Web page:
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Ryan Hospital Philadelphia, PA



Penn Vet Opens the First Academic Extracellular Vesicle Core Facility in the United States, Supports Investigators in the Growing Field of Extracellular Research

By: Martin Hackett Date: Sep 12, 2019

[PHILADELPHIA, September 12, 2019] - A new core facility, the first on the east coast to exclusively focus on the isolation and characterization of extracellular vesicles, has opened at the University of Pennsylvania’s School of Veterinary Medicine (Penn Vet). The Extracellular Vesicle Core Facility at Penn Vet supports investigators with the necessary scientific and technical capabilities to define, standardize and monitor research in pathological and physiological conditions.

Extracellular vesicles (EVs) are membrane-enclosed nanoparticles released from all cell types and they play an integral role in intercellular communication. They are characteristic of the cells in which they came from, and are attractive targets for novel, non-invasive diagnostic and therapeutic strategies.

Dr. Rachel DeRita, Penn Vet“The field of EV research is expanding at a swift pace. The growth of EV science has created a need for expertise to support reproducibility and rigor in the field,” said Dr. Rachel DeRita, Director of the Extracellular Vesicle Core Facility. “We are embedded in one of the nation’s most respected research institutions; we are rooted in the life sciences cluster of Greater Philadelphia, and we are centrally located within the Mid-Atlantic region. We just opened our doors and we are experiencing incredible demand. The science community is responding to the value that we provide. Our hope is to build bridges between the various scientific disciplines across Penn Vet and beyond.”

The EV Core Facility provides select or comprehensive services in the isolation, quantification and characterization of EVs using the following methods:

  • Isolation using high-performance (SEC-HPLC) or gravity fed liquid chromatography, ultracentrifugation, and/or density gradient ultracentrifugation. 
  • Size and concentration characterization using resistive pulse sensing techniques (nCS1, Spectradyne, LLC). 
  • Immunophenotyping using nanoscale flow cytometry and/or chip array (ExoViewTM) processes.  

The EV Core Facility also offers training programs, study design and budget consultation, and guidance on EV characterization to meet the ISEV’s MISEV standards.

Dr. Andrew Hoffman, Penn Vet“Research methods are constantly evolving, and as an academic institution we have a role to play to help researchers keep pace,” said Dr. Andrew Hoffman, the Gilbert S. Kahn Dean of Veterinary Medicine and Principal of the EV Core Facility. “Offering a training component at the facility is critical in making sure scientific and clinical investigators have the skills they need to succeed in this growing field. Our intent is to create long-term institutional partnerships with investigators who are interested in partnering with us at each step along their scientific inquiry.”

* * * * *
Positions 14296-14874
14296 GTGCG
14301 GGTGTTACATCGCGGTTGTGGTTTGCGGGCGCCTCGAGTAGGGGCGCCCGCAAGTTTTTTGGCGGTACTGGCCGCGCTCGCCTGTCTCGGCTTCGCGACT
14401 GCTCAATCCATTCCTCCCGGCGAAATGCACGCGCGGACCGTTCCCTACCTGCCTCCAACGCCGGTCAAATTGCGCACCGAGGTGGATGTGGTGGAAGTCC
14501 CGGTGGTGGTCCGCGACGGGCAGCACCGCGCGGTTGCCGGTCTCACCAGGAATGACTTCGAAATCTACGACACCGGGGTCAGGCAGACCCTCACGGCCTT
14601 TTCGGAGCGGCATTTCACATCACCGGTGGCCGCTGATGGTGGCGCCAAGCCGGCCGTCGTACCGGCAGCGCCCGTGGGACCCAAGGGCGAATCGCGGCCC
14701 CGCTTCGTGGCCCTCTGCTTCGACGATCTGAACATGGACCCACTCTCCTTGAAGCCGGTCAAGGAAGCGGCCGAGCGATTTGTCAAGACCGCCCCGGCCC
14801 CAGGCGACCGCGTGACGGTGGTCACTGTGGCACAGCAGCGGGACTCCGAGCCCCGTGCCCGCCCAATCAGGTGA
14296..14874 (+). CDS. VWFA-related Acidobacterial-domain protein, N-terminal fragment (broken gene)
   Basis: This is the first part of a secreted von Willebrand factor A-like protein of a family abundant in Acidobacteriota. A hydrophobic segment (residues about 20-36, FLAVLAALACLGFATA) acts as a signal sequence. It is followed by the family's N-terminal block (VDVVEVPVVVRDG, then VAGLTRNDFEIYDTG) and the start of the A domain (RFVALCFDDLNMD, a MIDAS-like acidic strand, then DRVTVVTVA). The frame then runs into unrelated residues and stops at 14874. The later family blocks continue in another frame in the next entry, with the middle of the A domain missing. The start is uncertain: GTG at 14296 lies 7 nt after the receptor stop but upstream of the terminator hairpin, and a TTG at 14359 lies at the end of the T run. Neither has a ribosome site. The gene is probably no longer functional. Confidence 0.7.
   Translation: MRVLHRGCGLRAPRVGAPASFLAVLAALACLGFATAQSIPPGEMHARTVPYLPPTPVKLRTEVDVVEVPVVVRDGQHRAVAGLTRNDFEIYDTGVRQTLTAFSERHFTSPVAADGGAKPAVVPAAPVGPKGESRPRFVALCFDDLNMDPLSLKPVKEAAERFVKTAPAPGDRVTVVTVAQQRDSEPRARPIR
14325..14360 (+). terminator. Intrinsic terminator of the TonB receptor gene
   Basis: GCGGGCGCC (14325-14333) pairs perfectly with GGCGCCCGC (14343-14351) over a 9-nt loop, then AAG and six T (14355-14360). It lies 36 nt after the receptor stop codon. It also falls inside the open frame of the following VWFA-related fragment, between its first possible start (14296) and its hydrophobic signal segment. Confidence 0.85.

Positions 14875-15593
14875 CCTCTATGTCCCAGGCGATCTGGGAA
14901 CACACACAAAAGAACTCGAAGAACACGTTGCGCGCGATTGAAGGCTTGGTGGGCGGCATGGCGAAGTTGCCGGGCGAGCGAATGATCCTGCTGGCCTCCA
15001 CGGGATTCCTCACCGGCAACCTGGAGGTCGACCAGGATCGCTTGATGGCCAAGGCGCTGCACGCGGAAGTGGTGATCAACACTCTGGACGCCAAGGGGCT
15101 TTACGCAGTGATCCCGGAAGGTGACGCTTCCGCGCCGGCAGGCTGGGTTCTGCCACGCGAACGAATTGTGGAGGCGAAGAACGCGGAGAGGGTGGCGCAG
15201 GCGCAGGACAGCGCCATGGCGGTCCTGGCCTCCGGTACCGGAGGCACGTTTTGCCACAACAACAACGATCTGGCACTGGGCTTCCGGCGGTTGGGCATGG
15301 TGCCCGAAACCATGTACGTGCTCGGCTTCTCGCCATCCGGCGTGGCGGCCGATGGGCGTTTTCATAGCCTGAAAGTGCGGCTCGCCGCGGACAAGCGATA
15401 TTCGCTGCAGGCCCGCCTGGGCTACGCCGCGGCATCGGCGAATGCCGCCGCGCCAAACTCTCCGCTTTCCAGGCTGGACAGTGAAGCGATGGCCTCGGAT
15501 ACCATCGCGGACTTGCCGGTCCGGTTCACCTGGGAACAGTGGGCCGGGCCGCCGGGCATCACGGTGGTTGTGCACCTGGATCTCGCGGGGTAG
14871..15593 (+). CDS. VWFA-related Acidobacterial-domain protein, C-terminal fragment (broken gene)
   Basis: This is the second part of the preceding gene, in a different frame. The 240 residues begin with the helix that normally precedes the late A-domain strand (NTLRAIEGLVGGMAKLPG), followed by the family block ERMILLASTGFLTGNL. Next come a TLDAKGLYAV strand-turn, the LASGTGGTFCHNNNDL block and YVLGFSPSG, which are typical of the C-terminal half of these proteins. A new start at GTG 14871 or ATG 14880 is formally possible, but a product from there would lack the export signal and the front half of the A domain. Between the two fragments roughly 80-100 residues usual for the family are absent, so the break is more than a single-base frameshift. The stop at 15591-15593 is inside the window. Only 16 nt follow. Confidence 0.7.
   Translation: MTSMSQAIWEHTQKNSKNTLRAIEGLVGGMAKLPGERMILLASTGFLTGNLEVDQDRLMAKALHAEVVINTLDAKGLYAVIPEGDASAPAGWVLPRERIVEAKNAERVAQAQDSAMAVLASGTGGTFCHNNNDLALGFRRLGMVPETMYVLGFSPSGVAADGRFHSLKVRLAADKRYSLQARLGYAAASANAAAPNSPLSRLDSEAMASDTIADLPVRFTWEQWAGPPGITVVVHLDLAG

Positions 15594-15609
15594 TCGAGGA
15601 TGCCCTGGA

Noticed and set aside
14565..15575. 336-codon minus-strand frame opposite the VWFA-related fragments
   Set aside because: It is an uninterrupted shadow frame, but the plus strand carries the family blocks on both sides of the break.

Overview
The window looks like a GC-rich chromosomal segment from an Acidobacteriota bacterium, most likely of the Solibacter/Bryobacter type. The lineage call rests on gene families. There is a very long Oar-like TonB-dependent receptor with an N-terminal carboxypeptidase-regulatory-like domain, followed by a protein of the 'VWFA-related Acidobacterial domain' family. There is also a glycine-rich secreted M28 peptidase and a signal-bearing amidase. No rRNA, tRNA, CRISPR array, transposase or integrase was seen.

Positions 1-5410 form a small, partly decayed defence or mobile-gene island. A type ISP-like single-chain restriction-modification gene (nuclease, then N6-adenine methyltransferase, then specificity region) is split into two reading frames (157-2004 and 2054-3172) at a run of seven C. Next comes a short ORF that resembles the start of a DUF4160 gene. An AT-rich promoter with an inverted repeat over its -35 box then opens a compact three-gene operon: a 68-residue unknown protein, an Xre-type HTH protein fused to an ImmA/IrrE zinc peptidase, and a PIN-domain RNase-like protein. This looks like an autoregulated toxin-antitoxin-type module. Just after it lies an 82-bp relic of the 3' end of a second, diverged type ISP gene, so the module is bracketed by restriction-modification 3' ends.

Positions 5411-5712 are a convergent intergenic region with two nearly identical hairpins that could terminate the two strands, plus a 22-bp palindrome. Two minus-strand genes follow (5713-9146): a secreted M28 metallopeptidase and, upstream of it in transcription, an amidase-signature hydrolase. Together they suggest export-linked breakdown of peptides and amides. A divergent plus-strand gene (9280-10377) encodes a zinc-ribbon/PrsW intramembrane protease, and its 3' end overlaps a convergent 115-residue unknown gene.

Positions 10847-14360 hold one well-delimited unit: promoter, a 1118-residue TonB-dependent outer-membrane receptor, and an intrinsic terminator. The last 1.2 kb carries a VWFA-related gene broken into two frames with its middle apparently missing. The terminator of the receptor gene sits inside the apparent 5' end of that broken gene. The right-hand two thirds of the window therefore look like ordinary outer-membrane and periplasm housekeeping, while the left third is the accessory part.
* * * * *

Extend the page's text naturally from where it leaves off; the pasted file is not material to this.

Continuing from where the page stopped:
For more information about the capabilities of Penn Vet’s EV Core Facility, go to, or contact Dr. Rachel DeRita at / 215-573-8215.


About Penn Vet

Ranked among the top ten veterinary schools worldwide, the University of Pennsylvania School of Veterinary Medicine (Penn Vet) is a global leader in veterinary education, research, and clinical care. Founded in 1884, Penn Vet is the first veterinary school developed in association with a medical school. The school is a proud member of the One Health initiative, linking human, animal, and environmental health.

Penn Vet serves a diverse population of animals at its two campuses, which include extensive diagnostic and research laboratories. Ryan Hospital in Philadelphia provides care for dogs, cats, and other domestic/companion animals, handling more than 34,600 patient visits a year. New Bolton Center, Penn Vet’s large-animal hospital on nearly 700 acres in rural Kennett Square, PA, cares for horses and livestock/farm animals. The hospital handles more than 6,200 patient visits a year, while our Field Services have gone out on more than 5,500 farm service calls, treating some 18,700 patients at local farms. In addition, New Bolton Center’s campus includes a swine center, working dairy, and poultry unit that provide valuable research for the agriculture industry.